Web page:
Partners Group sees software sale flurry in 2024

Bridgepoint agrees stake in testing service provider.

As next year should see a flurry of software company sales, according to Charles Rees of Partners Group, the timing of his private equity firm’s exit from Civica was partly to avoid that rush in 2024. If exit activity does pick up next year it’ll be a welcome development for dealmakers given the difficulties of selling investments this year.

Elsewhere, Bridgepoint has agreed to acquire a majority stake in a service provider for the testing, inspection and certification market – we’ve got the deal size on that one for you.

We then turn back to the hot market of sports as we look at a report from law firm RPC that shows the rise in investments in European football teams and leagues, before we have an update on Thoma Bravo’s take-private of corporate comms and compliance business EQS.

Beat the rush

We’re going to have plenty of interviews coming up with leading dealmakers about the outlook for private equity in 2024. But in an early taste of things to come, Charles Rees, member of management, private equity technology industry vertical at Partners Group, told PE Hub Europe’s Nina Lindholm that his firm’s sale of Civica was partly timed to beat a rush of software assets coming to market next year.

The private equity firm agreed to sell Civica, a cloud software services provider to the public sector, to Blackstone in late November for what a source familiar with the matter said was around $2.5 billion.

That let Partners get ahead of “a very healthy pipeline”, particularly in sponsor assets, that is “bigger than we had entering this year”, said Rees.

“With the unique asset we had we thought we’d get more attention and perhaps even a bit of scarcity premium coming to the market now versus next year.”

The slow exit environment called for some planning to get the sale in before year-end. “There has been a return to longer sales processes,” said Rees.

Check out the full interview to hear about how Partners Group adapted Civica to a much “cleaner software business” and about its international expansion.

Rees is not alone in expecting a pickup in exits next year. The private equity team at investment bank Peel Hunt told me a couple of weeks ago that while they haven’t seen a rise in exits yet, one should come given the desire from LPs for cash returns, aging portfolios and 18 months of muted exit activity.

Testing time

Sticking with deals linked to the public sector, Bridgepoint, via Bridgepoint Development Capital IV, has agreed to acquire Capita’s 75 percent stake in Fera Science. The transaction values Fera at £80 million (€93.3 million; $101.6 million).

Fera was established in 2015 as a joint venture between Capita and the UK’s Department for Environment, Food & Rural Affairs (Defra). Defra will retain its 25 percent shareholding as part of the transaction.

Fera provides services to the testing, inspection and certification market, which is forecast to grow at 6-9 percent over the medium term, according to Bridgepoint.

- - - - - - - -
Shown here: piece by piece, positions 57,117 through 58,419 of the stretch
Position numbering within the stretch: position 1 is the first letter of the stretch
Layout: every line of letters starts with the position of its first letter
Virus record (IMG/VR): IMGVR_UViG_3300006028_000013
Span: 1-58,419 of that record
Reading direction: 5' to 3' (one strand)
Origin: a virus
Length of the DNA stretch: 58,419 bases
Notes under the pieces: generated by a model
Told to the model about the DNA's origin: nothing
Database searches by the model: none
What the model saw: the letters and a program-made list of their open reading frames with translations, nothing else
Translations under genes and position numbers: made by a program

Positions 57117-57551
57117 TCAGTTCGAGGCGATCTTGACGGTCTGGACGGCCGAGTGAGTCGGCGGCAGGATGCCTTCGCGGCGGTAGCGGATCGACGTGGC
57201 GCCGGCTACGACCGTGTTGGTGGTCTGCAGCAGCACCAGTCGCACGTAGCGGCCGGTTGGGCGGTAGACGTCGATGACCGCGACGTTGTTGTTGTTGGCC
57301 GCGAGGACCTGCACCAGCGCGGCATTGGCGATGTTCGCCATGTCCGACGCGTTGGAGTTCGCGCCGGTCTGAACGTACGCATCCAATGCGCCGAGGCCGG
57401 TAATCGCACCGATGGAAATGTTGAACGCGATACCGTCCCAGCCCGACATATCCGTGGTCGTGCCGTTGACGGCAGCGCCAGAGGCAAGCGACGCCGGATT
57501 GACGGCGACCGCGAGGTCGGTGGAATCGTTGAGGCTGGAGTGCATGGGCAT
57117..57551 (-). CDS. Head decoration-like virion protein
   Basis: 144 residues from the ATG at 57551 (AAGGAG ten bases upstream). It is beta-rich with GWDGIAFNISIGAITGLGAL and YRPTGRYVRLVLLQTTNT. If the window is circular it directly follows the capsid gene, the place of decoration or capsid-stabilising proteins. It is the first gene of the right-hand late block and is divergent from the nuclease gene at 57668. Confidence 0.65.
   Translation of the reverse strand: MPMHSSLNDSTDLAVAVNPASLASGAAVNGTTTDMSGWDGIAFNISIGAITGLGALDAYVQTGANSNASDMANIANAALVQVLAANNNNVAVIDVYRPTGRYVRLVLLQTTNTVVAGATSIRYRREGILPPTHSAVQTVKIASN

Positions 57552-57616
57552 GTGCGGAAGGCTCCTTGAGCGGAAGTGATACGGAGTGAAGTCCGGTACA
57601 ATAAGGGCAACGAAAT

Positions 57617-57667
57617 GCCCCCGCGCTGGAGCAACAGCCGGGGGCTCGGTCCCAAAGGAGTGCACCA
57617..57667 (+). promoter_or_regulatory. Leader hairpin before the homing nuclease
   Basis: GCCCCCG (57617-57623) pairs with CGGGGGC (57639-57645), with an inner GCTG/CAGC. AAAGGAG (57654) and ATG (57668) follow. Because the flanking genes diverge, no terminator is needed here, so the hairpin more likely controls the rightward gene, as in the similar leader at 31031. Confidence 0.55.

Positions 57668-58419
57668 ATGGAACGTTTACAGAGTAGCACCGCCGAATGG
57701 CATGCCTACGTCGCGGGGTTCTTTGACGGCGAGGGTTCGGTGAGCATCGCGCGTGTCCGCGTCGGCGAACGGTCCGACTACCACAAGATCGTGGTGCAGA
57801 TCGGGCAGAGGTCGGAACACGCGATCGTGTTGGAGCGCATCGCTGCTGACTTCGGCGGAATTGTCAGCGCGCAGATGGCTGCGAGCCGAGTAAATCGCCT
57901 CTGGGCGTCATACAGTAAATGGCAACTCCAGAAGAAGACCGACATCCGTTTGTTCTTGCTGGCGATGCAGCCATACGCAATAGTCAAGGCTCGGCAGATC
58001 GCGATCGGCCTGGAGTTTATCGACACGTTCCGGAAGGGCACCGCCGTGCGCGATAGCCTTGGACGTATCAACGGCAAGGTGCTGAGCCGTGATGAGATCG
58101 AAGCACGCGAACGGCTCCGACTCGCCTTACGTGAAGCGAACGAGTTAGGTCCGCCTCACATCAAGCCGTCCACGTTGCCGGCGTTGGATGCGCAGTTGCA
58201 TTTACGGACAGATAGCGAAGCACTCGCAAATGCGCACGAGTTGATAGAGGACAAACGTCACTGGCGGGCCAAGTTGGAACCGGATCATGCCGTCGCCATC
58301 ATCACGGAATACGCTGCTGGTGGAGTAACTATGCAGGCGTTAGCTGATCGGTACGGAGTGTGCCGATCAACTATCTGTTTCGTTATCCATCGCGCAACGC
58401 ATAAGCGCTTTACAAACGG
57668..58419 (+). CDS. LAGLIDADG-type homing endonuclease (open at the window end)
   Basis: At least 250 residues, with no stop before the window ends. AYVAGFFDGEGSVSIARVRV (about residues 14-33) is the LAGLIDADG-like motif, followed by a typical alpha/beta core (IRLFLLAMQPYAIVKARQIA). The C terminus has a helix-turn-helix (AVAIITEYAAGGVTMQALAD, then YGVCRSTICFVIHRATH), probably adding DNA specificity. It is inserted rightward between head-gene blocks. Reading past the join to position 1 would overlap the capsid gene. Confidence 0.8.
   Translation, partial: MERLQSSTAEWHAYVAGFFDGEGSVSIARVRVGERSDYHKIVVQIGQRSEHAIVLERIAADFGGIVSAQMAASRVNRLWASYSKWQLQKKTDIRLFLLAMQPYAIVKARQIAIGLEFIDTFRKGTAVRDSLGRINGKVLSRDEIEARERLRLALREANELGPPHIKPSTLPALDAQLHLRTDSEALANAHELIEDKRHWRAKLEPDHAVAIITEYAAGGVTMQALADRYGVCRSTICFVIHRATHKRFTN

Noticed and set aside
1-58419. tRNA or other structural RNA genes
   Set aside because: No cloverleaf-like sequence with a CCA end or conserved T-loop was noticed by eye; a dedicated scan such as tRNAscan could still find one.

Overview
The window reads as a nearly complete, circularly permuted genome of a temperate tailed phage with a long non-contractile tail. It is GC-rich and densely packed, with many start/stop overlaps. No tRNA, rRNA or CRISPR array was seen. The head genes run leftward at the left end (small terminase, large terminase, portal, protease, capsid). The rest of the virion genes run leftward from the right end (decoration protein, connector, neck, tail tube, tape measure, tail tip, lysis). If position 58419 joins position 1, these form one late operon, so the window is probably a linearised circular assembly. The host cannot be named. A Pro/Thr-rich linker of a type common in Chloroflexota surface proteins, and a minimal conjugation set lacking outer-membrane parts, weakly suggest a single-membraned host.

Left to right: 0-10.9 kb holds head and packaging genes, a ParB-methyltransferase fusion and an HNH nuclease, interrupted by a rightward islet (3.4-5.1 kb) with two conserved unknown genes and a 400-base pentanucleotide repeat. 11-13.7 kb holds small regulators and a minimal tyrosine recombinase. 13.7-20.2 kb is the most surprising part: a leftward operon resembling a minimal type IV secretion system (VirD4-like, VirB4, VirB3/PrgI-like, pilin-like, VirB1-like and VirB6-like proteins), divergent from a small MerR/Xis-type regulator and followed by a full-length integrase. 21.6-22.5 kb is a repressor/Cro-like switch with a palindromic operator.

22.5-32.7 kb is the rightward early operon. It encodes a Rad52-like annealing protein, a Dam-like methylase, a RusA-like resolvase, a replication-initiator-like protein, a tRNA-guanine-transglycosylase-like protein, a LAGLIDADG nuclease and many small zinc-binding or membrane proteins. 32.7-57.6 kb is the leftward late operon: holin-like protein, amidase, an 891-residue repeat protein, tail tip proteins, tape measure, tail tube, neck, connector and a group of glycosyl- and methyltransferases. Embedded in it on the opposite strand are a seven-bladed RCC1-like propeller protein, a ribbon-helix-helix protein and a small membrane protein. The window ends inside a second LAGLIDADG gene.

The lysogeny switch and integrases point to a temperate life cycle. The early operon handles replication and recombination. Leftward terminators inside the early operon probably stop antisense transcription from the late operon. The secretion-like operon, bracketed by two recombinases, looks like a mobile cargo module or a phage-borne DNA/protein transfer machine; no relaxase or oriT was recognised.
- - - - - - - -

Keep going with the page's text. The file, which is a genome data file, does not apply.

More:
Mat Legg, partner at Bridgepoint Development Capital, said that the combination of climate change, biodiversity awareness, changing customer habits and the need to feed a growing global population are leading to new, more sustainable agricultural practices, product innovations and increased government regulation to protect agricultural environments. That all requires testing and research services to determine the standards which producers should follow.

Note – Bridgepoint owns PEI Group, the publisher of PE Hub Europe.

In form

European football is still enjoying rich interest from investors, with deals for clubs and leagues up 29 percent over the last year, according to research from international law firm RPC released this morning. Thirty-six deals were concluded in the year up to 18 October, up from 28 the previous year.

Private equity and sovereign wealth funds drove the increase. Deals include those at all levels of the football pyramid, such as 777 Partners agreeing to acquire England’s Everton – although there have been reports including from Bloomberg that the deal is coming under scrutiny by football authorities – and LBK Capital looking to play the “nascent asset class” of football transfers with third-tier Italian club Triestina.

Other firms have sought to gain exposure to football via more indirect routes, such as Raine Group leading a £145 million funding round last week in Castore, a sportswear brand and retailing platform that includes several European clubs on its client list.

We’ll have an interview about the deal with James Schretter, Raine partner, going live on PE Hub Europe later this week.


And finally, Thoma Bravo has launched the tender process for its €400 million take-private move for German corporate comms and compliance company EQS.

Thoma Bravo already owns 9 percent of EQS’ shares but taking irrevocable undertakings and other factors into account, the private equity firm has secured about 69 percent of the company.

You can read more about the offer, including the premium and Thoma Bravo’s plans for the business, in our earlier coverage.

Tech-focused Thoma Bravo also announced this morning that it had completed the sale of Imperva, a cybersecurity company based in San Mateo, California, to French multinational Thales for $3.6 billion.

The firms announced the deal back in July. You can read more on that in our US colleagues’ coverage on PE Hub at the time.